Nuclear envelope in nuclear positioning and cell migration

David Razafsky, Denis Wirtz, Didier Hodzic

Research output: Chapter in Book/Report/Conference proceedingChapterpeer-review

16 Scopus citations

Abstract

Hauling and anchoring the nucleus within immobile or motile cells, tissues, and/or syncytia represents a major challenge. In the past 15 years, Linkers of the Nucleoskeleton to the Cytoskeleton (LINC complexes) have emerged as evolutionary-conserved molecular devices that span the nuclear envelope and provide interacting interfaces for cytoskeletal networks and molecular motors to the nuclear envelope. Here, we review the molecular composition of LINC complexes and focus on how their genetic alteration in vivo has provided a wealth of information related to the relevance of nuclear positioning during tissue development and homeostasis with a special emphasis on the central nervous system. As it may be relevant for metastasis in a range of cancers, the involvement of LINC complexes in migration of nonneuronal cells via its interaction with the perinuclear actin cap will also be developed.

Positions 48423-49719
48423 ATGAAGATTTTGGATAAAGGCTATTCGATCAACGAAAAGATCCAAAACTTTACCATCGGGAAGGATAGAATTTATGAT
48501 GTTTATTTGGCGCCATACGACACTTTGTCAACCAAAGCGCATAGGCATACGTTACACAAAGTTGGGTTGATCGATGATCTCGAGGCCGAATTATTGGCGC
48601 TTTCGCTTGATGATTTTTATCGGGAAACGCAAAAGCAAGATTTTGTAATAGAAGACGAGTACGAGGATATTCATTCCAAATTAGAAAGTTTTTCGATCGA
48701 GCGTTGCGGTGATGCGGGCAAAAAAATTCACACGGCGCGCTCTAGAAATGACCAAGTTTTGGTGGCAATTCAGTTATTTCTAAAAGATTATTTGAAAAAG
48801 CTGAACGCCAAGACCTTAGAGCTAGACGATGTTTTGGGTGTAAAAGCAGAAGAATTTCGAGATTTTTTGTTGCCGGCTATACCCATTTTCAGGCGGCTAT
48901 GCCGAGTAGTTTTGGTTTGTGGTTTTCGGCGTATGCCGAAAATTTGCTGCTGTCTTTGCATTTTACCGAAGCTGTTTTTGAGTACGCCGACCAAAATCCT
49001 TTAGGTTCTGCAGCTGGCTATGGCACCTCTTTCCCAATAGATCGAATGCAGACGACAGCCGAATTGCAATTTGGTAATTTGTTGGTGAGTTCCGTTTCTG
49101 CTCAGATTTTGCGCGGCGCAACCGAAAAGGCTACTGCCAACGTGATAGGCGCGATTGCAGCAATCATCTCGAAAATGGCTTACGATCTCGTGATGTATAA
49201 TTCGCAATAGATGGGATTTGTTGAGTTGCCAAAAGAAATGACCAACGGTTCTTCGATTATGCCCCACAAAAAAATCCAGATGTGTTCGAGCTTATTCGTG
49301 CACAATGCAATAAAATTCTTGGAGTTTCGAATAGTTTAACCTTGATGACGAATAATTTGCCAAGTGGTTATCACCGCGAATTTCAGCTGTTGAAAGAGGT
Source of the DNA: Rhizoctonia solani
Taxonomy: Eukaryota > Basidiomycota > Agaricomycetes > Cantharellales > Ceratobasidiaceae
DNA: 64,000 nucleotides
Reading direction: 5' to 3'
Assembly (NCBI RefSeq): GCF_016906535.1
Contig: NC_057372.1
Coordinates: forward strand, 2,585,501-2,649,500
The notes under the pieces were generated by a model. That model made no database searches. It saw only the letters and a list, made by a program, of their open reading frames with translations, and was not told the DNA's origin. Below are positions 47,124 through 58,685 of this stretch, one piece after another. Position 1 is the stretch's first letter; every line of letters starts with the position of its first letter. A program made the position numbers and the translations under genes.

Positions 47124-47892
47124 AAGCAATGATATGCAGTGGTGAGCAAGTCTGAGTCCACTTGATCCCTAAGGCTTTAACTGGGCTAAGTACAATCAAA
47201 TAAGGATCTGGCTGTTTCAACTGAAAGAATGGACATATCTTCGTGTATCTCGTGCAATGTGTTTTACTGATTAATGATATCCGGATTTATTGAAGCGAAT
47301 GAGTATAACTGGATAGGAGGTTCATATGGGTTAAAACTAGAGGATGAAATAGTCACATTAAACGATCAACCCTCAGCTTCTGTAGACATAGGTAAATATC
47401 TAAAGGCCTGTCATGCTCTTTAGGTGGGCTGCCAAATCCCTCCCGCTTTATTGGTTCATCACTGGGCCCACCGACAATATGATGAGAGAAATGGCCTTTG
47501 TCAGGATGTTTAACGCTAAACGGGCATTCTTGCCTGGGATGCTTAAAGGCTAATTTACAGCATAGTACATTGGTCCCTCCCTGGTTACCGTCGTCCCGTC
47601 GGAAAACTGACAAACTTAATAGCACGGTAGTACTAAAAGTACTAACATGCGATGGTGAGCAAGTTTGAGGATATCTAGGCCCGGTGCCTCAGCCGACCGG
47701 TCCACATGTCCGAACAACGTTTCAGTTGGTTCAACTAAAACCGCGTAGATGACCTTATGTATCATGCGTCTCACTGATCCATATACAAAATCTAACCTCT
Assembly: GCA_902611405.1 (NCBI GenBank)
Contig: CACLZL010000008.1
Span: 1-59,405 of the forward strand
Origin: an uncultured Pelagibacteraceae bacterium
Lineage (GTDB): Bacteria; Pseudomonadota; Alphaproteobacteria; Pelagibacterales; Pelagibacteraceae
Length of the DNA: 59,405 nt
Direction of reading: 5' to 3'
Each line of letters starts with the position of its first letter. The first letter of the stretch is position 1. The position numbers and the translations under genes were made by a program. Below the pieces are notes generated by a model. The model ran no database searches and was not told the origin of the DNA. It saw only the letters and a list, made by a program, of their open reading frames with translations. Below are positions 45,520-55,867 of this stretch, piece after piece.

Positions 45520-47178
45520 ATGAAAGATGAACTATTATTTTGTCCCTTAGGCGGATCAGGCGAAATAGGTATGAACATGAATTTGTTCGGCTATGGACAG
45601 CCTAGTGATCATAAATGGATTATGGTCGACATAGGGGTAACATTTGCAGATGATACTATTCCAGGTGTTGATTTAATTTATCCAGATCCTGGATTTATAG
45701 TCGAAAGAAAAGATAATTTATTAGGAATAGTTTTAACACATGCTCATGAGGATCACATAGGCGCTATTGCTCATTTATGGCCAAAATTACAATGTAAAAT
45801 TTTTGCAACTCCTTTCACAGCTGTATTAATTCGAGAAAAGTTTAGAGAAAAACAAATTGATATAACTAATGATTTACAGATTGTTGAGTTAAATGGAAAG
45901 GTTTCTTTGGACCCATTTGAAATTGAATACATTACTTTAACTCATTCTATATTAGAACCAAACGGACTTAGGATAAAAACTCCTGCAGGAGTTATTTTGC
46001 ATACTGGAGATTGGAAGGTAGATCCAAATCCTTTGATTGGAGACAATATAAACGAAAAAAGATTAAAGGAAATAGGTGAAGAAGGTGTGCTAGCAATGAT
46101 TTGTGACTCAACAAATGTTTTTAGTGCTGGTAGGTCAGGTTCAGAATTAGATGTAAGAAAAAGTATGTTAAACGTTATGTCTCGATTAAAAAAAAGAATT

Original languageEnglish
Title of host publicationCancer Biology and the Nuclear Envelope
Subtitle of host publicationRecent Advances May Elucidate Past Paradoxes
PublisherSpringer New York LLC
Pages471-490
Number of pages20
ISBN (Print)9781489980311
DOIs
StatePublished - 2014

Publication series

NameAdvances in Experimental Medicine and Biology
Volume773
ISSN (Print)0065-2598

Keywords

  • Actin cap
  • Cell motility
  • Interkinetic nuclear migration
  • KASH domain
  • LINC complexes
  • Nesprin
  • Neuronal migration
  • Nuclear anchorage
  • Nuclear lamina
  • Retina
  • SUN domain
  • Skeletal muscle
  • Sun protein

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